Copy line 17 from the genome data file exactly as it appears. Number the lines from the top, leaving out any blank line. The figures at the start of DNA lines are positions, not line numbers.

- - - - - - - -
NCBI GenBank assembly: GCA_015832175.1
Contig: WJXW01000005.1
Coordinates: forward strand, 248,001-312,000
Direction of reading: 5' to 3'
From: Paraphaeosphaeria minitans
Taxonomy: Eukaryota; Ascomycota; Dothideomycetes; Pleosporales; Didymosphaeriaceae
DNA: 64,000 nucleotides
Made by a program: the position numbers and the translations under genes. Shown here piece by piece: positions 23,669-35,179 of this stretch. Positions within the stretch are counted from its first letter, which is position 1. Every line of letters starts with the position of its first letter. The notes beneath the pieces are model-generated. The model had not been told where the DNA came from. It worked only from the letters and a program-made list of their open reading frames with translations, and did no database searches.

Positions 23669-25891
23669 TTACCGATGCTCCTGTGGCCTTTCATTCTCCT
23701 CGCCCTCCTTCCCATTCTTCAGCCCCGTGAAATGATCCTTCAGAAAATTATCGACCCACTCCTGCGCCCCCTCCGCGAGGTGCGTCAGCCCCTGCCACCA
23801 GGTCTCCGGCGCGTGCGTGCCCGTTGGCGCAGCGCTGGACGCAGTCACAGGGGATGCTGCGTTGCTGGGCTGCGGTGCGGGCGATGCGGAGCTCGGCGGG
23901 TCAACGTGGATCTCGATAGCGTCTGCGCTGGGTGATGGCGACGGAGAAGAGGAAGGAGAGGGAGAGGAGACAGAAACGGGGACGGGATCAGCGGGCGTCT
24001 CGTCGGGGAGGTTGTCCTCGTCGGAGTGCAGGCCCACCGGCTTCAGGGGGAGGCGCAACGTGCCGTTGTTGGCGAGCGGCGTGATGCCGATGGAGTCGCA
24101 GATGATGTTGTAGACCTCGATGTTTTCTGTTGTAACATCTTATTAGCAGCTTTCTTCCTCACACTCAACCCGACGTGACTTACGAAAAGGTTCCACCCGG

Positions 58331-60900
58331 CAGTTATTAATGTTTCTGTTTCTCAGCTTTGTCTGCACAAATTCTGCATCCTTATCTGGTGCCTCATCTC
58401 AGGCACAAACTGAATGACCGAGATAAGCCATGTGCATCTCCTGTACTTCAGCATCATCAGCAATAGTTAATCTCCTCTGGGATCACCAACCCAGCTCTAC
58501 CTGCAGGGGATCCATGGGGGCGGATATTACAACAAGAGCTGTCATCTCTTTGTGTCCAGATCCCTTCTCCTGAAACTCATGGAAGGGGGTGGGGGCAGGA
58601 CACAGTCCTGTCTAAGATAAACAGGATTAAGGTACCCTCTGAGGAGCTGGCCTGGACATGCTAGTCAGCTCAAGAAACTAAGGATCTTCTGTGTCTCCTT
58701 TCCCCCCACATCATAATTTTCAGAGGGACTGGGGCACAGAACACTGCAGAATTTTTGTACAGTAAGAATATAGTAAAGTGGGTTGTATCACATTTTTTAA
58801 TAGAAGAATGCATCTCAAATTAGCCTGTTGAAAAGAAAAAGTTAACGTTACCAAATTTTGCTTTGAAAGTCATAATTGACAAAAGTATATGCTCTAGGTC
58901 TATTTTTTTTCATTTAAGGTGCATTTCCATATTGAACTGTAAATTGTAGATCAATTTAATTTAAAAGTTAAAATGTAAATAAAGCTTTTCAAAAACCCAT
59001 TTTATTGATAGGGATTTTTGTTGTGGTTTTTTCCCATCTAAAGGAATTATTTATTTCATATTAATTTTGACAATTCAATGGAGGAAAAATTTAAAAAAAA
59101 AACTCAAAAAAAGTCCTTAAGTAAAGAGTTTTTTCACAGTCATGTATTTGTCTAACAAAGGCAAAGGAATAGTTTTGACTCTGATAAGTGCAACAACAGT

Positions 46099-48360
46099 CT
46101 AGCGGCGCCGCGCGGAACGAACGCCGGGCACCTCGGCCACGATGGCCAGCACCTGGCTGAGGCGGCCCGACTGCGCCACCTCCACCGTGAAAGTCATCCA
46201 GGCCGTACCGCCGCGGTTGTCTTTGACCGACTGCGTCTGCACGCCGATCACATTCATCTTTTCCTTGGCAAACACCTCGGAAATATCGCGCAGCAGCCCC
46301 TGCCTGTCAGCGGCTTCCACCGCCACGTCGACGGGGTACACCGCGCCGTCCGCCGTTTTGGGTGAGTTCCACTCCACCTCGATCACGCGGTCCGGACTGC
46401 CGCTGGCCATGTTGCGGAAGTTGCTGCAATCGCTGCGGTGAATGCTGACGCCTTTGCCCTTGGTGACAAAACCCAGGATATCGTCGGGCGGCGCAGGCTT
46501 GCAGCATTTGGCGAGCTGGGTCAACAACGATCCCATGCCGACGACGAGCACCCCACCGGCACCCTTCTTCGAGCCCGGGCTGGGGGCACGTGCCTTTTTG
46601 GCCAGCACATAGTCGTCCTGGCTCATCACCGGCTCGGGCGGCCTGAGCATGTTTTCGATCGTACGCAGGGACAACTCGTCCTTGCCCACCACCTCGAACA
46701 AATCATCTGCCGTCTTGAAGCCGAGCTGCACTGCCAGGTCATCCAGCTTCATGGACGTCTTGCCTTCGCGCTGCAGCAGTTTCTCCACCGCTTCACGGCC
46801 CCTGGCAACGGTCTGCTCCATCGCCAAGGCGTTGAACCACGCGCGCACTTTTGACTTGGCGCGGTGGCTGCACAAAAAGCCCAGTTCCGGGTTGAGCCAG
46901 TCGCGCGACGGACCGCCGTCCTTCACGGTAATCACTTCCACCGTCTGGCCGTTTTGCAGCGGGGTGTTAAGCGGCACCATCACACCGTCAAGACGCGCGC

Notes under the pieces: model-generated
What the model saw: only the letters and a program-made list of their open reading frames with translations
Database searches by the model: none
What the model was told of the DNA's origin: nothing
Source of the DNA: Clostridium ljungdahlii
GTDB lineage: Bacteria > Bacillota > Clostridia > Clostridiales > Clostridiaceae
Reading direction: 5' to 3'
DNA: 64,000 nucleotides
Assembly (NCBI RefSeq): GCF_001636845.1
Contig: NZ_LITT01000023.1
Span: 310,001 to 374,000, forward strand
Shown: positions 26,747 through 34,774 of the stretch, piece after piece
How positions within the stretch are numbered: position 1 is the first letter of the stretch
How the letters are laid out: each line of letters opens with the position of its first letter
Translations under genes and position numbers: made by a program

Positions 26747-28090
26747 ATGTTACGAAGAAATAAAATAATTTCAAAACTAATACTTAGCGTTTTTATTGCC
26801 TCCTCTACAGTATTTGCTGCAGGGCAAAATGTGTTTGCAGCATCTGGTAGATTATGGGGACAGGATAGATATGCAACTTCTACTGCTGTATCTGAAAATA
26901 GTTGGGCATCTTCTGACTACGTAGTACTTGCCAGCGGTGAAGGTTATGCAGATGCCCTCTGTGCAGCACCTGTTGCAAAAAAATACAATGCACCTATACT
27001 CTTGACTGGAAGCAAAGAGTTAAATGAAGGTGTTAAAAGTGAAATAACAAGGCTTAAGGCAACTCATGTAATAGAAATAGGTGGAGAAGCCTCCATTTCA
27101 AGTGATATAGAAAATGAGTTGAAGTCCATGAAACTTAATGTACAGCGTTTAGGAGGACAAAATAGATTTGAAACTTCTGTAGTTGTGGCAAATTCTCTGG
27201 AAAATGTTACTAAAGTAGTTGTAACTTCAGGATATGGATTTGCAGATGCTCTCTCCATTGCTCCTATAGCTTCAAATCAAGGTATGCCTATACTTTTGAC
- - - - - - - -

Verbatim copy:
58331 CAGTTATTAATGTTTCTGTTTCTCAGCTTTGTCTGCACAAATTCTGCATCCTTATCTGGTGCCTCATCTC